Transposable elements (TEs) comprise large fractions of many eukaryotic genomes and imperil host genome integrity. The host genome combats these challenges by encoding proteins that silence TE activity. Both the introduction of new TEs via horizontal transfer and TE sequence evolution requires constant innovation of host-encoded TE silencing machinery to keep pace with TEs. One form of host innovation is the adaptation of existing, single-copy host genes. Indeed, host suppressors of TE replication often harbor signatures of positive selection. Such signatures are especially evident in genes encoding the piRNA (piwi-associated RNAs) pathway of gene silencing e.g., the female germline-restricted TE silencer, HP1D/Rhino. Host genomes can also innovate via gene duplication and divergence. However, the importance of gene family expansions, contractions, and gene turnover to host genome defense has been largely unexplored. Here, we functionally characterize Oxpecker, a young, tandem duplicate gene of HP1D/rhino. We demonstrate that Oxpecker supports female fertility in Drosophila melanogaster and silences several transposable element families that are incompletely silenced by HP1D/Rhino in the female germline. We further show that, like Oxpecker, at least ten additional, structurally diverse, HP1D/rhino-derived daughter and “granddaughter” genes emerged during a short 15 million year period of Drosophila evolution. These young paralogs are transcribed primarily in germline tissues, where the genetic conflict between host genomes and TEs plays out. Our findings suggest that gene family expansion is an underappreciated yet potent evolutionary mechanism of genome defense diversification.
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Regulatory evolution of innate immunity through co-option of endogenous retroviruses

Regulatory evolution of innate immunity through co-option of endogenous retroviruses | Genomic Parasites: Coevolution between host and parasites | Scoop.it
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Phylogenetic Analysis Reveals That ERVs "Die Young" but HERV-H Is Unusually Conserved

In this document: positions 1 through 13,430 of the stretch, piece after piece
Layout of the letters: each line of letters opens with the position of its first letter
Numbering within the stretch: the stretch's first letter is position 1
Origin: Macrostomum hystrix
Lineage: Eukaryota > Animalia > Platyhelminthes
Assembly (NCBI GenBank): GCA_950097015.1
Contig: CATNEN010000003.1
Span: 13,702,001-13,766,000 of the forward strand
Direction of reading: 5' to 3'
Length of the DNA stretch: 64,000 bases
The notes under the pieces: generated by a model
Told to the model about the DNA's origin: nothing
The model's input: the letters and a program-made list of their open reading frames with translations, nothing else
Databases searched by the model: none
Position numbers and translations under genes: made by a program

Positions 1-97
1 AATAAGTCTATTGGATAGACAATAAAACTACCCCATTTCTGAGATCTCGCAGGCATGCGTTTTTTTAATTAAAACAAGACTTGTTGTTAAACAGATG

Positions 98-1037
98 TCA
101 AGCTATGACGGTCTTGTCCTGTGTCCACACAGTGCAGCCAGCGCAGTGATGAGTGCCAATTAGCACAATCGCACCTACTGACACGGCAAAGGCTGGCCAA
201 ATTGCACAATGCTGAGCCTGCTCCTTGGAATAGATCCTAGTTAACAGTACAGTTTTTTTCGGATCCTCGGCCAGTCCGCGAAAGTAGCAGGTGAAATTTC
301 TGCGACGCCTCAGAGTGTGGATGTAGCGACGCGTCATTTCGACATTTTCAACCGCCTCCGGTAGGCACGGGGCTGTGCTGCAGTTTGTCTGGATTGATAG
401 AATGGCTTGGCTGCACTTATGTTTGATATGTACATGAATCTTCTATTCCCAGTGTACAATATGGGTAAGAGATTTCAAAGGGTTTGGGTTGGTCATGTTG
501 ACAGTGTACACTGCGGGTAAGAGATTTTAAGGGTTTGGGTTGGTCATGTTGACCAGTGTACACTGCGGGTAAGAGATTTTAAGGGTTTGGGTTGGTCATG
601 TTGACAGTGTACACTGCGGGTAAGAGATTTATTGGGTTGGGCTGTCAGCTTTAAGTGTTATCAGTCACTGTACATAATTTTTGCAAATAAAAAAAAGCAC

Phylogenetic Analysis Reveals That ERVs "Die Young" but HERV-H Is Unusually Conserved | Genomic Parasites: Coevolution between host and parasites | Scoop.it
Author Summary Animal genomes contain ancient pathogens known as endogenous retroviruses (ERVs). Though the widespread abundance of ERVs is due to their ability to self replicate, some ERVs are known to have become important to host processes including placentation, and in the case of HERV-H, the functioning of human stem cells. In our study we place the insertion and deletion activity of primate ERV families in direct quantitative comparison. In particular, we show that ERV deletion is an age dependent process, so that as an ERV ages it becomes less likely to be deleted at any given instant. We also find that ERVs from the HERV-H family are unusually slowly deleted, an interesting result that suggests that the exaptation of HERV-H may have involved internal regions of the virus and not just its terminal promoters. Assuming the behaviour of primate ERVs is not unusual, our study suggests that future bioinformatics screening for ERVs with slow deletion dynamics could help identify large-scale exaptations in distant species. Furthermore, as we demonstrate that ERVs are deleted rapidly, we think that such screening could be performed using ratios of conserved to deleted elements and could therefore be applied to single genomes.
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Determinants of Arbovirus Vertical Transmission in Mosquitoes